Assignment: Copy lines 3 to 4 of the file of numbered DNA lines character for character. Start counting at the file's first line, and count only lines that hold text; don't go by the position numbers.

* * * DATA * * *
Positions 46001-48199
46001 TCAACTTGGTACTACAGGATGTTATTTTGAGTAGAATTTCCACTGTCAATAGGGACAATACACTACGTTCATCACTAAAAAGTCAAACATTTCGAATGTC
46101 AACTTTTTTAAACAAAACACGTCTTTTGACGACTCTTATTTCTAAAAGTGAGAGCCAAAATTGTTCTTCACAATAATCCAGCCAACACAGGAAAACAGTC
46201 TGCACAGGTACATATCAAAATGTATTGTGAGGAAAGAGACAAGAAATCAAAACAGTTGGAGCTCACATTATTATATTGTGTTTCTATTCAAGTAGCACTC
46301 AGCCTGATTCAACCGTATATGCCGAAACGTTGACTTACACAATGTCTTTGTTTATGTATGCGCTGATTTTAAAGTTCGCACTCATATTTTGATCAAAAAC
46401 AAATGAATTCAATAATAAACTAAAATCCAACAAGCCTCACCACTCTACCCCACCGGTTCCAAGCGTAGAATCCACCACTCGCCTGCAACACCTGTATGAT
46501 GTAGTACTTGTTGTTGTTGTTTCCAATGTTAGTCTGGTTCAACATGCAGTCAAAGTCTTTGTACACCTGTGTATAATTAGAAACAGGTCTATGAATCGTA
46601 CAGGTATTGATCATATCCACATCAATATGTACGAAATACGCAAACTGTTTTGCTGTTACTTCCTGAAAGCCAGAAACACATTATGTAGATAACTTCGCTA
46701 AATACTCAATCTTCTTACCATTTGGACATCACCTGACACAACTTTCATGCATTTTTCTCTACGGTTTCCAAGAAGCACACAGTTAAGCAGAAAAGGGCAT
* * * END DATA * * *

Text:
46101 AACTTTTTTAAACAAAACACGTCTTTTGACGACTCTTATTTCTAAAAGTGAGAGCCAAAATTGTTCTTCACAATAATCCAGCCAACACAGGAAAACAGTC
46201 TGCACAGGTACATATCAAAATGTATTGTGAGGAAAGAGACAAGAAATCAAAACAGTTGGAGCTCACATTATTATATTGTGTTTCTATTCAAGTAGCACTC